Rain in Rouen

 It may be quite a way south of Norfolk, but Normandy seems to enjoy much the same weather as we do in Norfolk, so while the garden at home was getting nicely soaked after a long dry spell we were enjoying torential downpours and thunderstorms too.  In fact, after a frantic trip outside to deal with a blocked downpipe which threatened to divert the entire deluge in through the conservatory roof rather than into the drain, Tom and Tim looked like extras from a Hornblower movie. 

So, on our last day, it was entirely apt to head off to the coast to look for seasick sailors. I was determined to do this having read Thomas’ blog post here, and wasn’t going to let a bit of rain put us off.

Normandy is beautiful, and full of contrasts.  High plateaus of fields and agriculture, and beautiful green valleys, leafy lanes and timbered houses.  Hard to appreciate though through the steamed up windows of the car. 

Our destination was a cliff top church at Varengeville sur Mer,  the burial place of, among others of the artistic and literary elite, George Braque a contemporary of Picasso. 

I was looking forward to seeing the inside of the church, which Thomas had described as being lit by the sun through the beautiful stained glass windows, but when I stood in the doorway on this dark and dismal day I might as well have been standing at the mouth of a cave.  Below me all I could see  was the Madonna lit by candles.

This was another time to be grateful for my camera, as I could actually see more on the display than in reality.

Here was the pillar I’d heard so much about…

That poor sea sick sailor…

and the woman of his dreams, the mermaid.

Outside in the church yard I was fascinated by the enormous tombs, so different from our grassy English churchyards, and the amazing china flowers decorating some of them.

Moss had added a new dimension to this one…

Monet had seen the church rather differently…

So it would be nice to go back one day in the sunshine.

I missed out on the garden designed by Gertrude Jekyll  at Bois de Moutier, because of the rain.  I could have happily wandered round with the trees dripping down my neck, but my companions had only just got over their soaking from the night before and obviously thought I was mad. 

Back in the car, the windows even more steamed up because of our wet coats we retraced our steps back to the village where my daughter-in-law has promised me a shop  I would like.

How well she knows me! The photographs I took inside are rubbish, I’m embarrassed to show them.  I was far too excited about everything I could see, and I can never get over the feeling that someone is going to think I’m some sort of spy and get cross.  (I know lots of other bloggers take pictures in shops.  How do you get round this?  What do you say ?Please let me know)

It’s a cliche to say it was like an Aladdin’s Cave.  There were beads, barrels of beads and shells and little tin dishes to collect them in.  Bundles of brightly colour ribbons hung from the ceiling and draped across the shelves.  A huge rack of turned wooden bobbins were wound with Liberty print bindings.  Baskets of trimmings and printed tapes. Necklaces and bracelets made from metal charms and glass beads. Bolts of linen, natural and dyed, striped and checks.  Bales of flowery Liberty prints, baskets of fat quarters for patchwork, embroidery silks and cottons.  And for those who wanted to by things readymade two rooms filled with table linens and teatowels, crafts and soaps and…and…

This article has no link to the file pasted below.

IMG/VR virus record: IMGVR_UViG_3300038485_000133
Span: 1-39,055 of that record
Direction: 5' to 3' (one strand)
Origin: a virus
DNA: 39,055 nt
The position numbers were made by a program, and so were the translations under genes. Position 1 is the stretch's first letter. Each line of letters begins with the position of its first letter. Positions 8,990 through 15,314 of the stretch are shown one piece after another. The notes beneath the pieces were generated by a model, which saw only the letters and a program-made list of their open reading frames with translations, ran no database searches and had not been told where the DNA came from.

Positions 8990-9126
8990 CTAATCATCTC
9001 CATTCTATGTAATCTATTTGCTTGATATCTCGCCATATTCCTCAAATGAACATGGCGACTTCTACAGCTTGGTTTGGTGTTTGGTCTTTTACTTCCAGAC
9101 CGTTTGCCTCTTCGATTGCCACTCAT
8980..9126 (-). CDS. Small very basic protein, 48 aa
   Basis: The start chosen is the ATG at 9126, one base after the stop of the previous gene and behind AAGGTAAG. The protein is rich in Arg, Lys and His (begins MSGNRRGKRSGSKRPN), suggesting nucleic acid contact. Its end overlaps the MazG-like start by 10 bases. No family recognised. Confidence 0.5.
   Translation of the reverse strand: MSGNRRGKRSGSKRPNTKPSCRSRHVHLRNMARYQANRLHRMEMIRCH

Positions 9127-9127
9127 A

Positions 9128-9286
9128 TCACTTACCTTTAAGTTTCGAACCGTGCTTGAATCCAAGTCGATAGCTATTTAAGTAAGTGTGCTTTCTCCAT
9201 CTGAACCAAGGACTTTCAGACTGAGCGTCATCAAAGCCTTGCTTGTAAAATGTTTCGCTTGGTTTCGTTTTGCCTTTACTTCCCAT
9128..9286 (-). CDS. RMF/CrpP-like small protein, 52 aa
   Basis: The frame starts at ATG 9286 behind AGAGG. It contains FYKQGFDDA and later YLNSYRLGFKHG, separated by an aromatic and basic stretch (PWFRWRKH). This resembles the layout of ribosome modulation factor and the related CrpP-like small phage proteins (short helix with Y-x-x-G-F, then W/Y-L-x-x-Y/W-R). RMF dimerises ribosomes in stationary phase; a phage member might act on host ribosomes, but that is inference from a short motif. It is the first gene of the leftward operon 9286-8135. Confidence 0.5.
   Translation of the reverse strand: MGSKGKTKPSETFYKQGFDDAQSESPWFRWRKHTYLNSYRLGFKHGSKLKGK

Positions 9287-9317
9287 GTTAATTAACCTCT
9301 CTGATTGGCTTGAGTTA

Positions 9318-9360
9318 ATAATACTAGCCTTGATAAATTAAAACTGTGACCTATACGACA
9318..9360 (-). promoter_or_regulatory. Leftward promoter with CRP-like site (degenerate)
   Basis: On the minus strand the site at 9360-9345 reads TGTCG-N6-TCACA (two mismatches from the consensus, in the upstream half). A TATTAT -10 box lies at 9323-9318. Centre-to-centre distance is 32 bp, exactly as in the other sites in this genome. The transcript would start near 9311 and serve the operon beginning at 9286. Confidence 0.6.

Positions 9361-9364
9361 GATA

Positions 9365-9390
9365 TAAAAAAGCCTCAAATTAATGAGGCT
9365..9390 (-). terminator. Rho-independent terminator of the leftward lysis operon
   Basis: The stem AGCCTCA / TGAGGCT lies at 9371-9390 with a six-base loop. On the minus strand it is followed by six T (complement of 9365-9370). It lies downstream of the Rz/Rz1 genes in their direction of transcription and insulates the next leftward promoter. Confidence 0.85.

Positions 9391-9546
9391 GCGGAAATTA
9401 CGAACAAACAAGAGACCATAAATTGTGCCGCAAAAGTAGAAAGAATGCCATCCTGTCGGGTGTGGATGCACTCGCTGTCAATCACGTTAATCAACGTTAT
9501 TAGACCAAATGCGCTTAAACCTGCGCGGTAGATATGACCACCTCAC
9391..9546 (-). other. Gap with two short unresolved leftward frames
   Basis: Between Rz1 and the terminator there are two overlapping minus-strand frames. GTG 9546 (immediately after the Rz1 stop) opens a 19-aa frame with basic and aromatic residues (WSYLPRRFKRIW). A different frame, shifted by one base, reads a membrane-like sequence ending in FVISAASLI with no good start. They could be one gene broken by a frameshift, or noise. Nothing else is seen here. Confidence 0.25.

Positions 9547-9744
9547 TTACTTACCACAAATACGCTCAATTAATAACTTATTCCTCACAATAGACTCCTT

I usually leave these shops empty handed, overwhelmed by the choice and completely unable to make up my mind.  With a supreme effort, and with the image of husband and son losing the will to life out of the corner of my eye, I chose a few little pieces.

This ribbon, blue like the flower of the linen…

Tape, perfect for Planet Penny…

Pretty, pretty flowery binding…

and a fat quarter of ballerinas.

Alas, no website, but if you happen to be 9 kilometres from Dieppe in Varengeville call in, I promise you, you’ll love it.

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About penny

I live in Norfolk, England in a cottage on the edge of the Norfolk Broads where it can be peaceful and beautiful, or wet and muddy, or occasionally wild and windswept. With me is husband Tim, Henry the elderly and opinionated tabby cat, and Higgins, the miniature dachshund with a massive personality. You’ll find me chattering on about wool and textiles, knitting and crochet, recipes, books and patterns, exhibitions and shopping and of course, the adventures of a small dog! Planet Penny has a Facebook Page, you can find me on UK Handmade and I am featured on Channel4/4Homes Favourite Craft Blog List.

6 thoughts on “Rain in Rouen

  1. thomas

    Hilary, I’m sure you’d love it too:)

    Mum, it’s sweltering here now. Oh well. Great pictures, despite the poor conditions, and thanks again for finding the time to visit us in Normandie one last time and bring presents, yummy things to eat, helpful waterproof step-fathers, etc.

  2. Geraldine

    I rather fancy a Capodimonte flower or two on my headstone …. one day . Meanwhile , a visit to that craft shop sounds tempting too .
    Your ballerina material is perfect !

  3. Rachel

    “A fat quarter of ballerinas” – brilliant – what more could a girl want?!

    Shame about not seeing the garden – I think they look best in the rain. Would love to see that garden.

  4. vanessa

    Isn’t that pillar fascinating, the sea sick sailor actually being sick! Your photos are very atmospheric Penny. And what wonderful buys, all that scrummy haberdashery. Looks like you had the perfect break. Love Vanessa xxx

  5. Pingback: Reasons to be Cheerful 11 | planetpenny.co.uk

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